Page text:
Inaugural Toronto Biennial of Art Prizes Awarded
On the eve of the opening of the first Toronto Biennial of Art, which launched on Saturday, September 21, and is on view until December 1, the exhibition revealed that Abel Rodríguez has been selected as the winner of its inaugural Art Prize, which recognizes outstanding contributions to the biennial, and Hera Büyüktaşçıyan has been named the first recipient of its Emerging Artist Prize. Both awards come with a monetary prize of $15,000.Titled “The Shoreline Dilemma” and curated by Candice Hopkins and Tairone Bastien, the exhibition explores the implications of Toronto’s ever-changing shoreline. The biennial invited its ninety participating artists to engage with Toronto’s history and with questions such as: What does it mean to be in relation? “I am extremely humbled to have been a part of this journey, which led all of the artists to dive into the depths of Toronto’s lost rivers and forests,” said Büyüktaşçıyan whose work is on view at at 259 Lake Shore Blvd East. “They are a reminder of who and what existed before, and allow us to question the present through a different understanding of history.”The 2019 Toronto Biennial of Art jury comprised Carolyn Christov-Bakargiev, director of the Castello di Rivoli Museo d’Arte Contemporanea in Turin, Italy; Mark Godfrey, senior curator of international art at Tate Modern, London; Swiss artist Brian Jungen, who works in British Columbia; Meg Onli, assistant curator at the Institute of Contemporary Art in Philadelphia; and Kitty Scott, curator of modern and contemporary art at the Art Gallery of Ontario in Toronto.“We are thrilled to recognize the exceptional work of all the prize recipients, and hope this support helps them further develop their already impactful practices,” said biennial executive director Patrizia Libralato. “We are also grateful to the esteemed international jury for their efforts, and to our visionary patrons for spearheading support for this initiative in our inaugural year.”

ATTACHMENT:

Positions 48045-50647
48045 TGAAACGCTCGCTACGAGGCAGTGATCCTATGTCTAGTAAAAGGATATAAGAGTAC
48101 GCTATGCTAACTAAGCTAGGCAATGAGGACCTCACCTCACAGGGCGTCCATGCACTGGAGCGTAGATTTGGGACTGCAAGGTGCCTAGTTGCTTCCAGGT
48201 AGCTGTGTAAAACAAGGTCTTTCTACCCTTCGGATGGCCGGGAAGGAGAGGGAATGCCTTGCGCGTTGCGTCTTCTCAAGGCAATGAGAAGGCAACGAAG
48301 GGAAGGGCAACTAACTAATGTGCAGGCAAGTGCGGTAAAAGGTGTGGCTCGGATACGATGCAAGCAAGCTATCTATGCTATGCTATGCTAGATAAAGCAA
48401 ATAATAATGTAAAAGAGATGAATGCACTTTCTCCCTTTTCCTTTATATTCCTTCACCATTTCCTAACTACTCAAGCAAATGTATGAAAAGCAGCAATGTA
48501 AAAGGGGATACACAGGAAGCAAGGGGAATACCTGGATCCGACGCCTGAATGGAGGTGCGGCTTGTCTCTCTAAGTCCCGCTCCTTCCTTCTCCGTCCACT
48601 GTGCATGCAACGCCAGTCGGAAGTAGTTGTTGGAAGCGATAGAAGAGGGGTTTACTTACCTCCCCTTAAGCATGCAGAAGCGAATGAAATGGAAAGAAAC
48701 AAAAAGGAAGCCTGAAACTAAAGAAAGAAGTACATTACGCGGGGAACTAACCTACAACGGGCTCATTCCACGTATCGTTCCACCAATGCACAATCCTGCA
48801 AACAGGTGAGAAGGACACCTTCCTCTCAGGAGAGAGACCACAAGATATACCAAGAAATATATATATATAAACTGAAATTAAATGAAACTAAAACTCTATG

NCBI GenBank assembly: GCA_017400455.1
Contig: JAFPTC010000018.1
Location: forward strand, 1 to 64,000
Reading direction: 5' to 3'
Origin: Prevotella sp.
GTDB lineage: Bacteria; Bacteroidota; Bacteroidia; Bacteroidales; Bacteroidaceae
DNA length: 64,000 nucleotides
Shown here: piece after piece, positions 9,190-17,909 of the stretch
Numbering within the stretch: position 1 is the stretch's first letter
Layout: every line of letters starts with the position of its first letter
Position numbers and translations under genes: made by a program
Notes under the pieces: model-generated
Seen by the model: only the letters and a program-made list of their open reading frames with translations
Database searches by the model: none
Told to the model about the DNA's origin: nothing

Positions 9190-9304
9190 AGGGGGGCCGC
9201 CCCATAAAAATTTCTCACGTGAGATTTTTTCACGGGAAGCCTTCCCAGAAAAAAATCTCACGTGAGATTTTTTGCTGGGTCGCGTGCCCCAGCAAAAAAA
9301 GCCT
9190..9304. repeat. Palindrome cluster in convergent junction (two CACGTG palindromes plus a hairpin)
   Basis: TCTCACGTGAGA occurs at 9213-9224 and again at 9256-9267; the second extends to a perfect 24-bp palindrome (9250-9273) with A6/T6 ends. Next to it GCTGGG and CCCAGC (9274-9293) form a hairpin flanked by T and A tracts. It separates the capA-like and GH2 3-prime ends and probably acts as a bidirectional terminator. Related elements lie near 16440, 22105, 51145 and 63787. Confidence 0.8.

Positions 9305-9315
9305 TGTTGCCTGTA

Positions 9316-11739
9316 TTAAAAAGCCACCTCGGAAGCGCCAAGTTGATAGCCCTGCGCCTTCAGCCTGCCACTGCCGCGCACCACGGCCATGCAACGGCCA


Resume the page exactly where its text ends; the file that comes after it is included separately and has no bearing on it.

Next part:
Abel Rodríguez, Terraza Alta III, 2019. Courtesy of the artist and Instituto de Visión, Bogotá.